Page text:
The Calgary police officer who slammed a handcuffed woman face first to the floor will not get a second chance to appeal his conviction.
On Thursday, Alberta Court of Appeal Judge Anne Kirker denied defense lawyer Alain Hepner’s leave application to take Alexander Dunn’s case to the province’s Supreme Court.
Dunn was found guilty by Provincial Court Judge Michelle Christopher of assault causing bodily harm for using a “dynamic takedown” on the since-deceased Dalia Kafi during her arrest on December 13, 2017.
Because the crown proceeded summarily instead of by indictment, the case was appealed to a court of King’s Bench judge.
On November 19, 2021, Judge Robert Hall ruled that the video evidence of Dunn’s interaction with Kafi was all Christopher needed to convict the suspended officer.
In denying leave to appeal the case further, Kirker said Hepner could not establish a justification for taking the case to the county’s highest court.
“I am not satisfied that the applicant has established . . . that a second level of appeal is warranted,” Kirker said.
One of the grounds of appeal proposed by Hepner was that Christopher erred in finding that Dunn became frustrated with Kafi and overreacted when he knocked her to the floor at the arrest processing unit.
Kirker noted that the Crown did not make that argument at trial, but Dunn was asked by his trial attorney if that was his motivation and he denied it.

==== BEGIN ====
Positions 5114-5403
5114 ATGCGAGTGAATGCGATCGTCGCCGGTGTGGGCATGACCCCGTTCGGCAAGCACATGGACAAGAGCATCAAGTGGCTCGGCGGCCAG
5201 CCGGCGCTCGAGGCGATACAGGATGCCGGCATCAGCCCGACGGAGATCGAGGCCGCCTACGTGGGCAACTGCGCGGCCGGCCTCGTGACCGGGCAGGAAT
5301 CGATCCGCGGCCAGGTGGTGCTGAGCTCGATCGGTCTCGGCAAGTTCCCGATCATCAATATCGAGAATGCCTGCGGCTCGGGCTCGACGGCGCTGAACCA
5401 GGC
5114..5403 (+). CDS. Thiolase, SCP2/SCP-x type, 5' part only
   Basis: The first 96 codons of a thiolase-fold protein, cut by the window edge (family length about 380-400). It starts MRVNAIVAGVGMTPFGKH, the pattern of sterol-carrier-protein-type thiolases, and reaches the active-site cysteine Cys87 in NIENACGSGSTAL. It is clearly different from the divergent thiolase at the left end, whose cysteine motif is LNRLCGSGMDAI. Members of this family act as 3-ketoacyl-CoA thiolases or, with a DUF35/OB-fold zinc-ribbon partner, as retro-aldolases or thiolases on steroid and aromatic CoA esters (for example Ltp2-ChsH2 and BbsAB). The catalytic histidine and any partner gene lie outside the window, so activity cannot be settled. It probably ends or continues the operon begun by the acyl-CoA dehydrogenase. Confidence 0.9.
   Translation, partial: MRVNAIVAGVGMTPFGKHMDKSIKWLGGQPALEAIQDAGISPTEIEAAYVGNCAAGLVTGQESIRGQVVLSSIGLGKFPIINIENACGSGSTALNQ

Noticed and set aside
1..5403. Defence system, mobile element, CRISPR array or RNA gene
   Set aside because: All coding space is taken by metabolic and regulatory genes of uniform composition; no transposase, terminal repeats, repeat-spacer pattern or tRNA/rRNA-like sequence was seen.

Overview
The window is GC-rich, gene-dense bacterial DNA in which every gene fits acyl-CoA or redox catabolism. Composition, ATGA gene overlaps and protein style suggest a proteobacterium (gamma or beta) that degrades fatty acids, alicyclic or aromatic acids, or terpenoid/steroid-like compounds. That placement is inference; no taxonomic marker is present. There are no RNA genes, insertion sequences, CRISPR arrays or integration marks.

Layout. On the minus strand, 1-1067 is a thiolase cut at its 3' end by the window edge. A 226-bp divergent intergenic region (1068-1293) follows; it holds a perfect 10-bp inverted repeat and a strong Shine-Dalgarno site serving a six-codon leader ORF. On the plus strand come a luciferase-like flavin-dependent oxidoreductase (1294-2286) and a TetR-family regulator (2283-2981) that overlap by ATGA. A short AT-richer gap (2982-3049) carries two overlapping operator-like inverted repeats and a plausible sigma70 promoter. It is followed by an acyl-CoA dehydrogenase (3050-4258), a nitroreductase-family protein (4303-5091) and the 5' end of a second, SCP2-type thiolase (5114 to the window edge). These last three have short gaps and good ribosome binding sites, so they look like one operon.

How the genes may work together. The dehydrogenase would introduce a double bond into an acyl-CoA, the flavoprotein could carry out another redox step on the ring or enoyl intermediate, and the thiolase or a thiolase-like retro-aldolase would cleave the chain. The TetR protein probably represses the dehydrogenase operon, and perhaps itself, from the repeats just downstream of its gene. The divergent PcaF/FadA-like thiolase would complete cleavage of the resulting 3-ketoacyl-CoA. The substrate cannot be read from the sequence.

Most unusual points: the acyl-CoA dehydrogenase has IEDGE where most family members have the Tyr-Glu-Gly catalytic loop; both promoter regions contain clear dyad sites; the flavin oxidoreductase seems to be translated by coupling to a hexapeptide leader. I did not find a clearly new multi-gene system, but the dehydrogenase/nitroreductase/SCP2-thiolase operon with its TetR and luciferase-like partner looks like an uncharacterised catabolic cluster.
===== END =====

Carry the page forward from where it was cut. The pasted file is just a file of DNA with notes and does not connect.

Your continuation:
“In my view, the applicant was clearly aware of the case he had to meet,” Kirker said.
“The suggestion that he acted out of anger or frustration was put to the applicant by his counsel and the applicant gave evidence about his emotional state by explaining his actions.
“He relied on the claim that he was in no way angry or upset by asking the trial judge to reasonably doubt whether the Crown denied the applicant’s alleged belief that the complainant had slipped her hands from the handcuffs, which the actions what he did was justified,” Kirker said.
“The trial judge rejected the evidence, which she was entitled to do.”
In upholding Dunn’s conviction, Hall said the video evidence was compelling.
“They say a picture is worth a thousand words,” the judge said in his ruling, after taking a break during arguments to watch the video.
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Christopher sentenced Dunn to a suspended sentence of 30 days in the community, which included 15 days of house arrest. A Crown appeal of that sentence is still pending.
Crown prosecutor Ryan Pollard asked for a nine-month prison sentence.
Dunn, 36, remains suspended without pay pending resolution of the case.